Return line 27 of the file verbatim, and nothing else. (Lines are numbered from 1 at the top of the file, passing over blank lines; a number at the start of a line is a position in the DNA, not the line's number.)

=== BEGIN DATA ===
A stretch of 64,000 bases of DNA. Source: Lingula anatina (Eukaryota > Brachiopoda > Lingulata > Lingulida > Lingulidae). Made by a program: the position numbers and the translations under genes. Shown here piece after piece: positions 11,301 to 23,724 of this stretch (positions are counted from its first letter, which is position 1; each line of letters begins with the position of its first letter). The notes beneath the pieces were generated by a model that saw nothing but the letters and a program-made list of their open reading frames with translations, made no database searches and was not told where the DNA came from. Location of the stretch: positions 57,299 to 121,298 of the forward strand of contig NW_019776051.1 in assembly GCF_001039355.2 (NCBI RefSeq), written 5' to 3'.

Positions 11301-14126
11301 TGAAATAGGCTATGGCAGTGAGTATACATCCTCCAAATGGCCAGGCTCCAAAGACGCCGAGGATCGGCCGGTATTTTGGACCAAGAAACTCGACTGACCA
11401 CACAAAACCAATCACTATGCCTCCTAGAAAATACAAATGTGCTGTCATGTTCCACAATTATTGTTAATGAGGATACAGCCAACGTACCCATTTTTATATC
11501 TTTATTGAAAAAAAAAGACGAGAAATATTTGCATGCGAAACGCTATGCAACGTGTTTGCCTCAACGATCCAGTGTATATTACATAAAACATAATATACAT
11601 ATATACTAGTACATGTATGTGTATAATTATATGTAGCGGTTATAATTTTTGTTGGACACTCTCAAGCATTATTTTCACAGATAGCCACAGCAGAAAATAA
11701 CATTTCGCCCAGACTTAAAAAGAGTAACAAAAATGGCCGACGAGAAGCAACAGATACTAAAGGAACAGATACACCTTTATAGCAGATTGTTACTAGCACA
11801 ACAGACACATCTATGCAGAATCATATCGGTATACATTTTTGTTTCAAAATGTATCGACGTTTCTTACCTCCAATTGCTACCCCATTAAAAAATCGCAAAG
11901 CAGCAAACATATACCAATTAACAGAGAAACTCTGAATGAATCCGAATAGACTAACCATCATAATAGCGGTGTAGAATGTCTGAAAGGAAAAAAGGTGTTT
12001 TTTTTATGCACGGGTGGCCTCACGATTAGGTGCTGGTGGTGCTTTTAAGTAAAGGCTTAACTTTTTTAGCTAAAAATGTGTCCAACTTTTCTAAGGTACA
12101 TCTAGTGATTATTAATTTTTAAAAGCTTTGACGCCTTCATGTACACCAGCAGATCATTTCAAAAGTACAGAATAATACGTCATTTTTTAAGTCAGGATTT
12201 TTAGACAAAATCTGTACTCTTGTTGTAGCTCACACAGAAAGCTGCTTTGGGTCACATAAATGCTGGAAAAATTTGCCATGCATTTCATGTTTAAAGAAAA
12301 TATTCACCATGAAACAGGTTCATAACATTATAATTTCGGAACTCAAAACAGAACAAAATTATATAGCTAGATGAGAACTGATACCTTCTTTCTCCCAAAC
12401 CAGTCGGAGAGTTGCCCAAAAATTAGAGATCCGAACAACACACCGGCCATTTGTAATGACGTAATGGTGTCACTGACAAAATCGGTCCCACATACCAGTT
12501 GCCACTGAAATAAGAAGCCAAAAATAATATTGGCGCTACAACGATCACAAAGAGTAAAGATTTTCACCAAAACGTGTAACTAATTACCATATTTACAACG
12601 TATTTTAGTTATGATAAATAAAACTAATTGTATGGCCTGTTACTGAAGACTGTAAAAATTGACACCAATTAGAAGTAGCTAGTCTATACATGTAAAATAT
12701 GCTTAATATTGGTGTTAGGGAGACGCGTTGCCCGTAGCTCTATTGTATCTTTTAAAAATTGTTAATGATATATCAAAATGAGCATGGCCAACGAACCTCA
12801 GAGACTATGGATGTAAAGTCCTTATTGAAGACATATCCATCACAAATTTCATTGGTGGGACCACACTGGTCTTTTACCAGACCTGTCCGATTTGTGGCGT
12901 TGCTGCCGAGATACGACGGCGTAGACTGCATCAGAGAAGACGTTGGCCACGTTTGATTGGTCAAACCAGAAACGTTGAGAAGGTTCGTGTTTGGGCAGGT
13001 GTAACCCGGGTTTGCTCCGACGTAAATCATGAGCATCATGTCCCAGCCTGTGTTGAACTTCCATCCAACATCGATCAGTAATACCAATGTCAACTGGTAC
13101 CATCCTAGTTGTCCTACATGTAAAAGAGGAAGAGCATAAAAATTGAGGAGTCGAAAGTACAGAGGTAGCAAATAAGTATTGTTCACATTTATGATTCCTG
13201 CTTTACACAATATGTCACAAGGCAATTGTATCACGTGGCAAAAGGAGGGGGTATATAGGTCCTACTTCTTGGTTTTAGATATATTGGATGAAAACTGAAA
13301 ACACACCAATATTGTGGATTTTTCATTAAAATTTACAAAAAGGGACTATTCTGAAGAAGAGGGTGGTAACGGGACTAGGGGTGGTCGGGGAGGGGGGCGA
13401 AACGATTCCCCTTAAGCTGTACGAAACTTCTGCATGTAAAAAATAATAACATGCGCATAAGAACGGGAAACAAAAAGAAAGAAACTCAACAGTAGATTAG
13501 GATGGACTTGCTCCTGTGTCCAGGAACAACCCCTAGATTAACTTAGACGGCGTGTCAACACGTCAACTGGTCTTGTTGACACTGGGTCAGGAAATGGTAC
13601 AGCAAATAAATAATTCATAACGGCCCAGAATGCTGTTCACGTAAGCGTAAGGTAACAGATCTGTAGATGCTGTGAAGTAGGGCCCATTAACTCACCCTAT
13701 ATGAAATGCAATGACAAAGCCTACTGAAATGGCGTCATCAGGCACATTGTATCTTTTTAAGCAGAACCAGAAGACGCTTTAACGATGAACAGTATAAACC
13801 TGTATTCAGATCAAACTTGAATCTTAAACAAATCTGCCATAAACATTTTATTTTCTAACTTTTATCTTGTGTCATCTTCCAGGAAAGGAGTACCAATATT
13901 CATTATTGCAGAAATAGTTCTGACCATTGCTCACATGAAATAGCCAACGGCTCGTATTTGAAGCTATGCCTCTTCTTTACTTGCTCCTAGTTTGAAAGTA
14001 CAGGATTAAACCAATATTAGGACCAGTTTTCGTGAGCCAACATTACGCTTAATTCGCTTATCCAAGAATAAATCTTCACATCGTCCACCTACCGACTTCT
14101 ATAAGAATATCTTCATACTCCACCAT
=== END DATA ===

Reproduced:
13701 ATGAAATGCAATGACAAAGCCTACTGAAATGGCGTCATCAGGCACATTGTATCTTTTTAAGCAGAACCAGAAGACGCTTTAACGATGAACAGTATAAACC